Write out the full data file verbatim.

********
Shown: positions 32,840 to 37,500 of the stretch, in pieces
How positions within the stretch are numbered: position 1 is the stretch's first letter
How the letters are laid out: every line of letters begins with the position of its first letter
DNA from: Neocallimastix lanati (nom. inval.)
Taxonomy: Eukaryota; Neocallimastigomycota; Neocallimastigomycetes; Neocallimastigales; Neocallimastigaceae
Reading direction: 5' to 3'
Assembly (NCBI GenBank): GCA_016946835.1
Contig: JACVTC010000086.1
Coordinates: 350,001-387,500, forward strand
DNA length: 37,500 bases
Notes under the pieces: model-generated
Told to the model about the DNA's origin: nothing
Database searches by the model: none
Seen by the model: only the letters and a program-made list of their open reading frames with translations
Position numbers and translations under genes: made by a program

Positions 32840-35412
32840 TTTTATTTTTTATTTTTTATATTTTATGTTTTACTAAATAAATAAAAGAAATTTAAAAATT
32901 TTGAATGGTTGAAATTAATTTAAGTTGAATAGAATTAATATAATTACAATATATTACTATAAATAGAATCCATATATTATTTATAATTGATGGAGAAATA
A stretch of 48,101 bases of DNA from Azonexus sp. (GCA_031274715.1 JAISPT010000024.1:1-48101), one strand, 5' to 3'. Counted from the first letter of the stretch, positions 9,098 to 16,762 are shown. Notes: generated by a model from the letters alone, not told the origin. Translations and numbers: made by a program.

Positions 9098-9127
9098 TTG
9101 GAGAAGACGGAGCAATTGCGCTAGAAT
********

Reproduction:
Shown: positions 32,840 to 37,500 of the stretch, in pieces
How positions within the stretch are numbered: position 1 is the stretch's first letter
How the letters are laid out: every line of letters begins with the position of its first letter
DNA from: Neocallimastix lanati (nom. inval.)
Taxonomy: Eukaryota; Neocallimastigomycota; Neocallimastigomycetes; Neocallimastigales; Neocallimastigaceae
Reading direction: 5' to 3'
Assembly (NCBI GenBank): GCA_016946835.1
Contig: JACVTC010000086.1
Coordinates: 350,001-387,500, forward strand
DNA length: 37,500 bases
Notes under the pieces: model-generated
Told to the model about the DNA's origin: nothing
Database searches by the model: none
Seen by the model: only the letters and a program-made list of their open reading frames with translations
Position numbers and translations under genes: made by a program

Positions 32840-35412
32840 TTTTATTTTTTATTTTTTATATTTTATGTTTTACTAAATAAATAAAAGAAATTTAAAAATT
32901 TTGAATGGTTGAAATTAATTTAAGTTGAATAGAATTAATATAATTACAATATATTACTATAAATAGAATCCATATATTATTTATAATTGATGGAGAAATA
A stretch of 48,101 bases of DNA from Azonexus sp. (GCA_031274715.1 JAISPT010000024.1:1-48101), one strand, 5' to 3'. Counted from the first letter of the stretch, positions 9,098 to 16,762 are shown. Notes: generated by a model from the letters alone, not told the origin. Translations and numbers: made by a program.

Positions 9098-9127
9098 TTG
9101 GAGAAGACGGAGCAATTGCGCTAGAAT